The Philadelphia Eagles entered the offseason with one glaring hole on their defense and a number of positions that could use upgrades. Through the first few weeks of free agency, they've added cornerback Nolan Carroll and safety Malcolm Jenkins. They also added linebacker Bryan Braman and safety Chris Maragos, both backups who are expected to play significant roles.
Carroll is expected to compete for a starting spot, while Jenkins' versatility will allow him to play either of the two safety positions.
At this point, the Eagles are likely finished signing players through free agency, and if they do add another player, it'll probably be a depth move. There certainly won't be anymore starters brought in until the draft.
What they didn't do was spend a lot of money for one of the top free-agent players, notably cornerback Darrelle Revis, safeties Jairus Byrd and T.J. Ward and linebacker DeMarcus Ware.
Revis signed with the Patriots, Byrd headed to the Saints and Ward and Ware joined the Broncos. Instead of the game's best cornerback, a Pro Bowl safety or a future Hall of Fame pass-rusher, the Eagles added a depth corner and a mediocre starter at safety.
That begs the question of whether the Eagles have done enough to improve their defense through free agency.
Have the Eagles done enough to improve their defense through free agency?
To me, this is an easy call. They did not.
The best pass-rusher on this team is still Trent Cole, an aging player who is likely entering his final season in an Eagles uniform. The best defensive back is probably Brandon Boykin, who intercepted six passes while playing a limited role at nickelback in 2013. The best linebacker is probably Connor Barwin, the Eagles' jack-of-all-trades who joined the team from the Houston Texans during the 2013 offseason.
The Eagles attempted to sell the fanbase on Malcolm Jenkins' versatility. Consider me unconvinced. Yes, Jenkins is a former cornerback who can line up in the slot or even shift over to corner in case of an injury. So, he can basically play any of the four defensive back positions.
He's also not very good at any of them. It's a little bit like trying to convince me that with Brad Smith, you have a quarterback, rusher, receiver and returner all rolled into one package. Okay, that's great if the Eagles ever suffer injuries to all three quarterbacks or running backs, but can Smith do any one thing particularly well?
No, he cannot, and that's how I feel about Jenkins as a safety.
I liked the Carroll signing. He has some upside, he can tackle well and he rated ninth among all cornerbacks in passer rating allowed last season, per Pro Football Focus (subscription required). But if he was as good as his numbers, one of the other 32 teams, including his own, would have snatched him up as a starter.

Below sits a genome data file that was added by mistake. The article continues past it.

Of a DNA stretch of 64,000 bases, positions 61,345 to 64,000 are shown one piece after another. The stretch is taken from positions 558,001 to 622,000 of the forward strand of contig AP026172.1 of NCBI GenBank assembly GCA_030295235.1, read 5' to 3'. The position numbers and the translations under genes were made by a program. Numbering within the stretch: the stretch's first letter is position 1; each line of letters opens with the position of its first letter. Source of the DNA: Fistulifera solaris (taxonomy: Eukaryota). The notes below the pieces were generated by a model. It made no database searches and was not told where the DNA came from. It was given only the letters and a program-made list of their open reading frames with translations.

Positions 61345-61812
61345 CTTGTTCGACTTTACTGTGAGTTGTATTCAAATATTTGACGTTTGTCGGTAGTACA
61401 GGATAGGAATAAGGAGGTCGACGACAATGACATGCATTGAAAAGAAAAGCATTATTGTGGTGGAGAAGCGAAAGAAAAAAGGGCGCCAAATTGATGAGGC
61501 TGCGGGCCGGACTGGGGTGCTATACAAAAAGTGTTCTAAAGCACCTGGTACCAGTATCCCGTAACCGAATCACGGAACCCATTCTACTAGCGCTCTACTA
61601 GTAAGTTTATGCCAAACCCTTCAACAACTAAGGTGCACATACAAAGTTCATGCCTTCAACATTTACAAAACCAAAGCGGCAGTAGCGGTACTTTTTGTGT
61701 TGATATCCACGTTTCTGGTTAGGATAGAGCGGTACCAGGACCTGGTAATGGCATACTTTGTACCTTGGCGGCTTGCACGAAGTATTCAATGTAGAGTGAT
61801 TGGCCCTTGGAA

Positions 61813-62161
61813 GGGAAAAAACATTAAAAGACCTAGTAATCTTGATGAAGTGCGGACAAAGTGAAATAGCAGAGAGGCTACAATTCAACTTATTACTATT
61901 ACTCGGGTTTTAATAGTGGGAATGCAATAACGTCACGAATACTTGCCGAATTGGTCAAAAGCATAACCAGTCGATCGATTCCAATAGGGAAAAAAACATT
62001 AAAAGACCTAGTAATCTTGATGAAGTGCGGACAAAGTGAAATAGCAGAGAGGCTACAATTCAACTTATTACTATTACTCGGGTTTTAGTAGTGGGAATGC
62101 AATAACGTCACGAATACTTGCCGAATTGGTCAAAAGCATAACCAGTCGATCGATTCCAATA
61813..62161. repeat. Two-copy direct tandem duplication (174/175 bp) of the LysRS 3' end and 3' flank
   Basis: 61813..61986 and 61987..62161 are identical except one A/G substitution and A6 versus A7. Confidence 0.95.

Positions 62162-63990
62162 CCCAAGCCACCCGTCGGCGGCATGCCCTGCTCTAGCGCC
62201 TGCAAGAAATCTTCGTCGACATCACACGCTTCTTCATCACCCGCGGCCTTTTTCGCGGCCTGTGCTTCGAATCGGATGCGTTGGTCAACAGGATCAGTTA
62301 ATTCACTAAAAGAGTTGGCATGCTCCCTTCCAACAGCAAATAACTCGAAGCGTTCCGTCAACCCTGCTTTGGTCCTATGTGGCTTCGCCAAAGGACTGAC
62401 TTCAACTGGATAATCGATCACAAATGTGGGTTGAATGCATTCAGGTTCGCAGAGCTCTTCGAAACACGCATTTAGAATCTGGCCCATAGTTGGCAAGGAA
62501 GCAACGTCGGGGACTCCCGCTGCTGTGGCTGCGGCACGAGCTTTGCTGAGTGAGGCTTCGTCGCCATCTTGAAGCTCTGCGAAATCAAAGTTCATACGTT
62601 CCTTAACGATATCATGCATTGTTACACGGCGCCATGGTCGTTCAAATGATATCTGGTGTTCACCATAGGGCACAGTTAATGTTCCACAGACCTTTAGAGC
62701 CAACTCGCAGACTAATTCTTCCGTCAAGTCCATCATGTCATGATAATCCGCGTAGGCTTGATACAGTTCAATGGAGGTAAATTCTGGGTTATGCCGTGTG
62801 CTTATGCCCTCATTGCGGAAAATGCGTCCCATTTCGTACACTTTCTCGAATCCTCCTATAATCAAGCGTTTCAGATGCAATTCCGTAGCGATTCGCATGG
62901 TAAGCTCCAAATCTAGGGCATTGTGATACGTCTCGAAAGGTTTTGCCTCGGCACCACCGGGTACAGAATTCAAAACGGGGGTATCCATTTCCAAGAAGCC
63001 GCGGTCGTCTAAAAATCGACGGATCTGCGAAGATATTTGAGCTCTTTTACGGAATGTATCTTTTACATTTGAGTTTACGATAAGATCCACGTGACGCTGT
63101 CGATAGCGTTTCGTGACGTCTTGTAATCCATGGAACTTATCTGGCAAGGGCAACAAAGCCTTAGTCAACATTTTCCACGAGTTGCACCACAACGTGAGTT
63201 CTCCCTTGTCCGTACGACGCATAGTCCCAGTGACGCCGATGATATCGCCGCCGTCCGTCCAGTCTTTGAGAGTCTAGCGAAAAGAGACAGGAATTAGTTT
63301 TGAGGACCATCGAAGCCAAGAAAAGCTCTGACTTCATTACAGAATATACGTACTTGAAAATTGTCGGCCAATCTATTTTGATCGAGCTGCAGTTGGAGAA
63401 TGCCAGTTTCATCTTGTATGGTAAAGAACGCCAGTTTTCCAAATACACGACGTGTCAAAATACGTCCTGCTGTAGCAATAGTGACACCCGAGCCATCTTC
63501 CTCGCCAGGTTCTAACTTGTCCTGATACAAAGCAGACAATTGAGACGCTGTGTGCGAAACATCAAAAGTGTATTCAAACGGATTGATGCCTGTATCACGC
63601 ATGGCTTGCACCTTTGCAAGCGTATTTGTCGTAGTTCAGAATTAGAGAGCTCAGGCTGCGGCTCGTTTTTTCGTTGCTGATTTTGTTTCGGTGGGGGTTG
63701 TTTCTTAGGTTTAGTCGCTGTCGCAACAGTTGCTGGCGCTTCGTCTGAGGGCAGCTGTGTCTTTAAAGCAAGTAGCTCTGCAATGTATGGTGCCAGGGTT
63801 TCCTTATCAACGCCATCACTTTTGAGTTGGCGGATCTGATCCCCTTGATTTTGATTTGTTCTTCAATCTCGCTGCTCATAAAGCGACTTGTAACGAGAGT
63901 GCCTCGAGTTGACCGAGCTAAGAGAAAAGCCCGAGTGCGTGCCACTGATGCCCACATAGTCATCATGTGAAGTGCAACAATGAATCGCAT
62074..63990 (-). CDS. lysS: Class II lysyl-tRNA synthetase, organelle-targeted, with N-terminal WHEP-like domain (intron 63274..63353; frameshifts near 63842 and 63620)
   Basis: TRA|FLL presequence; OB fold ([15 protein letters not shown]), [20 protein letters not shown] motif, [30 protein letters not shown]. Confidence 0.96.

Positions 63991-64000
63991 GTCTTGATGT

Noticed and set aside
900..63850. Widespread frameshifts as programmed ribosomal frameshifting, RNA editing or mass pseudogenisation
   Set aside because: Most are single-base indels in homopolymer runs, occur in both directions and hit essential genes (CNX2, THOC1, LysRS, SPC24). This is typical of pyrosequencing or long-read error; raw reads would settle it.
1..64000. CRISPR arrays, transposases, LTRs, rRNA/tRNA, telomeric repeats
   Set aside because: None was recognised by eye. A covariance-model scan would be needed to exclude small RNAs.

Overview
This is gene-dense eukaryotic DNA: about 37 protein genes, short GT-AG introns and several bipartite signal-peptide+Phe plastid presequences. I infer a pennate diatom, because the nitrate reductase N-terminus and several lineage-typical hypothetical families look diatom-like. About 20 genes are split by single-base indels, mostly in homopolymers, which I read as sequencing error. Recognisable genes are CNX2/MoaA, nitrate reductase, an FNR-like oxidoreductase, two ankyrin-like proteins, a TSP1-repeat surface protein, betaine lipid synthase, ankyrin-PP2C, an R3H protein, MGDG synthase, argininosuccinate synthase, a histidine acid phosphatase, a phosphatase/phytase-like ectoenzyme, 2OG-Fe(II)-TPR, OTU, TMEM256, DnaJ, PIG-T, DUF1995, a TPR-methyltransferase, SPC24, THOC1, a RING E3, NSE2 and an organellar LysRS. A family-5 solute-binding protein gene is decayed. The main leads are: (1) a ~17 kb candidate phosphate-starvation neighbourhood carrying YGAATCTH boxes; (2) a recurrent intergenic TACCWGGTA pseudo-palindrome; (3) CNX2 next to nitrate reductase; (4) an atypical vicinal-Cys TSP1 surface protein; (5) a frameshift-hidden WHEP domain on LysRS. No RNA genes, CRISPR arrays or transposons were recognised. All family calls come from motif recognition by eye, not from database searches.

Where will Nolan Carroll rank on the depth chart at cornerback?
Again, Carroll is a great player to have if the Eagles suffer injuries to a number of their cornerbacks. But as of now, Cary Williams, Bradley Fletcher and Brandon Boykin are all ahead of Carroll on the depth chart, and I haven't even taken into account the likelihood that the Eagles add a cornerback in one of the early rounds of the draft.
Jenkins is an upgrade over Patrick Chung, but people forget that Chung wasn't even a starter for the second half of the season. He was forced into action because rookie Earl Wolff couldn't stay healthy. And Carroll is an upgrade over Roc Carmichael, but how much is he really going to play?
I wanted the Eagles to vastly improve on defense. I'm well aware that the team wants to build its own players through the draft. That doesn't mean all great players had to be avoided in free agency.
Ward was signed to a four-year deal worth $23 million, including $14 million guaranteed. That's $5.75 million per year. Malcolm Jenkins was signed to a three-year deal worth $16.5 million, including $8.5 million guaranteed. That's $5.5 million per year.
For an extra $250,000 per season, I'll take the proven Pro Bowl player over the versatile jack-of-all-trades, master of none.
Darrelle Revis signed a one-year, $12 million deal. The Eagles could have signed him to a one-year deal worth $13 or $14 million and let him walk after one year with no future implications on the salary cap. Sure, it may have brought on an "Eagles are all-in" circus from the media, but it also would have provided a dominant shutdown corner to deal with the likes of Dez Bryant, Pierre Garcon and Victor Cruz.
The Eagles now enter the draft knowing that they absolutely need to improve their pass rush AND their coverage. Oh, and they'll likely have to do it without using their first-round pick, because when DeSean Jackson is traded or released, everybody knows Chip Kelly is going to be eyeing a wide receiver in Round 1.
I didn't need the Eagles to sign every star player in free agency. But I was hoping for one. I was hoping for more than an average safety, at best, a depth cornerback and absolutely no pass-rusher.
I'm a big fan of what Billy Davis did with the defense in 2013 and I really like the direction this team is moving in. But that doesn't mean every move they make (or don't make) is a good one. I expected more in free agency. A lot more.